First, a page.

"If a dismissal or removal is sought for * * * cause, * * * the board must first approve a motion containing specific charges by a majority vote of all its members. Unless the teacher within 20 days requests in writing of the board that no hearing be scheduled, the board shall schedule a hearing on those charges before a disinterested hearing officer on a date no less than 30 nor more than 60 days after the enactment of the motion. * * * The hearing officer shall hold a hearing and render a final decision. * * * If in the opinion of the board the interests of the school require it, the board may suspend the teacher pending the hearing, but if acquitted the teacher shall not suffer the loss of any salary by reason of the suspension." (Ill. Rev. Stat. 1983, ch. 122, par. 24-12.)
The apparent inconsistency has led to considerable confusion as to plaintiff's status pending the hearing.
Plaintiff claims that the notice effectively terminated him prior to a hearing in violation of both the statute and his constitutional due process rights. The school board also initially considered the notice to be an immediate dismissal, as evidenced by correspondence between the board and the ISBE. However, it apparently reconsidered its position because, in August 1983, it suspended plaintiff without pay pending the hearing. The ISBE has consistently taken the position that plaintiff remained a school board employee until the hearing officer rendered a decision.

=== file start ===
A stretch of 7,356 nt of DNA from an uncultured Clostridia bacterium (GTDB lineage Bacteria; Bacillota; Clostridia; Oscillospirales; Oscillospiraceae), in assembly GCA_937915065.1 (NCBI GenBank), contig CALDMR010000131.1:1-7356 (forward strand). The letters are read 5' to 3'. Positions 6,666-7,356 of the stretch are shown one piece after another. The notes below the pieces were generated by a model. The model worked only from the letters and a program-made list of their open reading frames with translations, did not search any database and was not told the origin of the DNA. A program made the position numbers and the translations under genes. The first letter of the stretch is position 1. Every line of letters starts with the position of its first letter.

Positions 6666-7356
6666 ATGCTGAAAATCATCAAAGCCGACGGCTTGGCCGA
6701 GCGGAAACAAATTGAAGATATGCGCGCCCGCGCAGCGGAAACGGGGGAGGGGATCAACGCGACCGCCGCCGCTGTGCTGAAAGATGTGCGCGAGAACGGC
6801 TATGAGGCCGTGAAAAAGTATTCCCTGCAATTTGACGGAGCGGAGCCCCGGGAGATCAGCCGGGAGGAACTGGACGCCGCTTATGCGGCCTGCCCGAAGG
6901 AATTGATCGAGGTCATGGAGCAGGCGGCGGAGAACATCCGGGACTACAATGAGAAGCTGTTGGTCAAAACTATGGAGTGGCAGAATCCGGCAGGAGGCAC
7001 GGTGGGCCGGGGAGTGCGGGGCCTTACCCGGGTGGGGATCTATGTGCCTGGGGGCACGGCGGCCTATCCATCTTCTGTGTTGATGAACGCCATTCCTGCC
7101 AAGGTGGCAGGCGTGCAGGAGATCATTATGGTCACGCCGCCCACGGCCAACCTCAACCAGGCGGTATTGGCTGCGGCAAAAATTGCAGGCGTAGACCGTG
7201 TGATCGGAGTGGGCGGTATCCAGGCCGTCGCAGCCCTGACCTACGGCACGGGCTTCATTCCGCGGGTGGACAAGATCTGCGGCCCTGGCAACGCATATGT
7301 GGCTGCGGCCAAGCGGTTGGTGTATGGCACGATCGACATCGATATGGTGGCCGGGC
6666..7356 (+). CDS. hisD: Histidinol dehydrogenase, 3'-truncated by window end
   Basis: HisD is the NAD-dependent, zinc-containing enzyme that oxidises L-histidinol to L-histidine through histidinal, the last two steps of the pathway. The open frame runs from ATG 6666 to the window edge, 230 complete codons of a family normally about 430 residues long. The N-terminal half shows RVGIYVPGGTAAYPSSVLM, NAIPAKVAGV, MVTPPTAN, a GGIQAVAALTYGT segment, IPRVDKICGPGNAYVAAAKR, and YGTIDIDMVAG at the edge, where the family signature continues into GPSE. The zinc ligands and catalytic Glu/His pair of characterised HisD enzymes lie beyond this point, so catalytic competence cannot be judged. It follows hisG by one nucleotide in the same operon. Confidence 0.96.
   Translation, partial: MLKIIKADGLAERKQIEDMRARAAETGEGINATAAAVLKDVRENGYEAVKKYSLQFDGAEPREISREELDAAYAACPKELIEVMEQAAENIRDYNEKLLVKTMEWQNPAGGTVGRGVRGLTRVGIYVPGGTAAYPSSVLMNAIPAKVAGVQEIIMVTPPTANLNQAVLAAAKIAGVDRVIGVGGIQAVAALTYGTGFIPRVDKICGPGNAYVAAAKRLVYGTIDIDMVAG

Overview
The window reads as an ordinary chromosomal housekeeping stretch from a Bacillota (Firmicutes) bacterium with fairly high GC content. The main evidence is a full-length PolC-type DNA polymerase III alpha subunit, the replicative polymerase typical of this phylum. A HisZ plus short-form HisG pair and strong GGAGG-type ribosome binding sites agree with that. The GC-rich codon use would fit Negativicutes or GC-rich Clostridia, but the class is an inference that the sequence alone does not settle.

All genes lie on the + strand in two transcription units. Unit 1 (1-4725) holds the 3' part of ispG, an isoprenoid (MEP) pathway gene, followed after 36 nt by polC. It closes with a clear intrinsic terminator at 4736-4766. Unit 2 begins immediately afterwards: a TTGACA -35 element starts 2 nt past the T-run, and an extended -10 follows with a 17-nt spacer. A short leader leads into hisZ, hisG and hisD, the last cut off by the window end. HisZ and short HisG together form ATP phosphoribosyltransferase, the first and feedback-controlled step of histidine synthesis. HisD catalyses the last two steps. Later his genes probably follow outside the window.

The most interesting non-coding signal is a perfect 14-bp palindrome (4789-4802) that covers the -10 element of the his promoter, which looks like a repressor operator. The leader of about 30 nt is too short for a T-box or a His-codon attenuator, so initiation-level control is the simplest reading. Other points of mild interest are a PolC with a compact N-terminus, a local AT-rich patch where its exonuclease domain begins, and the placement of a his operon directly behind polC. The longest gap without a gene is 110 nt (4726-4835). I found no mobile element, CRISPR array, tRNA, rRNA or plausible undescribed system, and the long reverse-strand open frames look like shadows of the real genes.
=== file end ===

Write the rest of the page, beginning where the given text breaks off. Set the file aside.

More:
Plaintiff contends that if the notice was an immediate termination it did not meet the due process requirements set out by the United States Supreme Court in Cleveland Board of Education v. Loudermill (1985), 470 U.S. 532, 84 L.Ed.2d 494, 105 S.Ct. 1487.
In Loudermill, the court reviewed the terminations, prior to a hearing, of two Ohio public employees. Ohio law provided that they could be dismissed only for cause, thus creating a property right, and entitled them to a full post-termination hearing. (470 U.S. 532, 538, 84 L.Ed.2d 494, 501, 105 S.Ct. 1487, 1491.) The court, balancing the interests of the employee in retaining his employment against the employer's interest in expediency, concluded that "some form of pretermination hearing" was required. 470 U.S. 532, 543-44, 84 L.Ed.2d 494, 504, 105 S.Ct. 1487, 1494.